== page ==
Starting Point

January 25, 2011

There are two propositions which have been hammering on the inside of my skull for some time now.

  • That every investigation into a given set of beings presupposes an ontology. This is nothing new. Indeed, it is well known that Heidegger reminds us of the importance of this fundamental difference, and not only does it inform his entire philosophical project, but it re-aligns the pursuit of philosophy in the twentieth century. Moreover, when we engage in philosophy in the twenty first century we remain committed to this alignment.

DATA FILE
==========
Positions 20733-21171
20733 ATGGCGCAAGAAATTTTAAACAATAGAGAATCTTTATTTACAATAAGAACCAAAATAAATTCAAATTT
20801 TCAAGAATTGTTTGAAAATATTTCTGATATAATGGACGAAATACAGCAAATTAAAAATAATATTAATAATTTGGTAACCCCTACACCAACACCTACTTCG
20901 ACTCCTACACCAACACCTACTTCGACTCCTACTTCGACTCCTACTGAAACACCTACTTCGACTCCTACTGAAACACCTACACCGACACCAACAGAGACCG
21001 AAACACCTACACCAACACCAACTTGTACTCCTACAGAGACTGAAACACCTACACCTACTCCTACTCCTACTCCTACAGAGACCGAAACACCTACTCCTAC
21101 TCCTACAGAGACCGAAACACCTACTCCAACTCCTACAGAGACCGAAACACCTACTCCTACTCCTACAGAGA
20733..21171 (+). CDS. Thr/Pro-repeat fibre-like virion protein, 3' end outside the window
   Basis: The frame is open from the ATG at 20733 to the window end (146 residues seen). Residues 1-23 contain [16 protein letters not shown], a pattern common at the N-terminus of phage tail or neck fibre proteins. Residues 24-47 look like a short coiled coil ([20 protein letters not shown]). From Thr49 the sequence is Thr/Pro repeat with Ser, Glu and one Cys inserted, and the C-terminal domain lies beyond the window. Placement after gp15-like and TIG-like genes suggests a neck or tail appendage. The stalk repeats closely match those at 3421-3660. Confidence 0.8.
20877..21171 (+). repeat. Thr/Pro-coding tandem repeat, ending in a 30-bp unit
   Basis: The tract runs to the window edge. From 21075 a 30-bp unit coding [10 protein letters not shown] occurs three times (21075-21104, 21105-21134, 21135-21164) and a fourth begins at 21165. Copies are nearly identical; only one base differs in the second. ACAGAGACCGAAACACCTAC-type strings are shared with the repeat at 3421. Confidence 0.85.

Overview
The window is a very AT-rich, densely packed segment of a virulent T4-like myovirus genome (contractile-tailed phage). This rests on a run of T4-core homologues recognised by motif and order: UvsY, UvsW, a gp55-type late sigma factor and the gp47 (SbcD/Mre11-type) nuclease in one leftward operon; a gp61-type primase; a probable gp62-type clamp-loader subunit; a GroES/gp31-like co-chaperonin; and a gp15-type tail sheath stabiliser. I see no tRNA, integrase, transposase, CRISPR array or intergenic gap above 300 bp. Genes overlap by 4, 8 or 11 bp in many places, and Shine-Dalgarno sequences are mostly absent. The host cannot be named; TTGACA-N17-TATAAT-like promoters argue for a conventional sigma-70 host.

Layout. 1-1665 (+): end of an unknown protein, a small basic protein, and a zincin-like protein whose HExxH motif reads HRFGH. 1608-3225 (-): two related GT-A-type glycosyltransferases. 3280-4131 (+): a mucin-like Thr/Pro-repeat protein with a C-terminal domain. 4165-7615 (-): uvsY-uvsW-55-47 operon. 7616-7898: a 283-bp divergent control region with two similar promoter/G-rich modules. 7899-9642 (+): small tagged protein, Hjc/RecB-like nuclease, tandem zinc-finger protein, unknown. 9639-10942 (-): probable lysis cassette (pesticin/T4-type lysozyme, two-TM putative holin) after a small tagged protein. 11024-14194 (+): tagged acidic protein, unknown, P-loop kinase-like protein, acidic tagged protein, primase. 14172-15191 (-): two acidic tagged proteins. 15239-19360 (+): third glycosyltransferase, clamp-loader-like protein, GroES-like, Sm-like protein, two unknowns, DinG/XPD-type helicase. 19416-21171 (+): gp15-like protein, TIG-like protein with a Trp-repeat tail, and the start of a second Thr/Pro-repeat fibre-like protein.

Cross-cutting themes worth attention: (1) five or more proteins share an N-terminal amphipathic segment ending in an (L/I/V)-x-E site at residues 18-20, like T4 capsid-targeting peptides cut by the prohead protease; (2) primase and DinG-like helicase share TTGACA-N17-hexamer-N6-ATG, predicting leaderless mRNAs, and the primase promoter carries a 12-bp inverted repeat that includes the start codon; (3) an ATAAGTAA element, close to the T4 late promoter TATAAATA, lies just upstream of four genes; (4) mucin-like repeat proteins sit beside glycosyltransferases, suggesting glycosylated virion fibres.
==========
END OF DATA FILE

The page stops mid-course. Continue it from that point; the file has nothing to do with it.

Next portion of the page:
• That the criterion for the adequacy of such an ontology is that it at least contain sufficient apparatus to make ontological sense of the actual world, by which I mean the world as it appears to us phenomenologically, and as it is represented to us scientifically. It must then be able to include mathematics, music, art, love, rocks, grass, quarks, politics etc. In other words, all varieties of both organic and inorganic activity.

These two assumptions will be the starting point of my current research trajectory.

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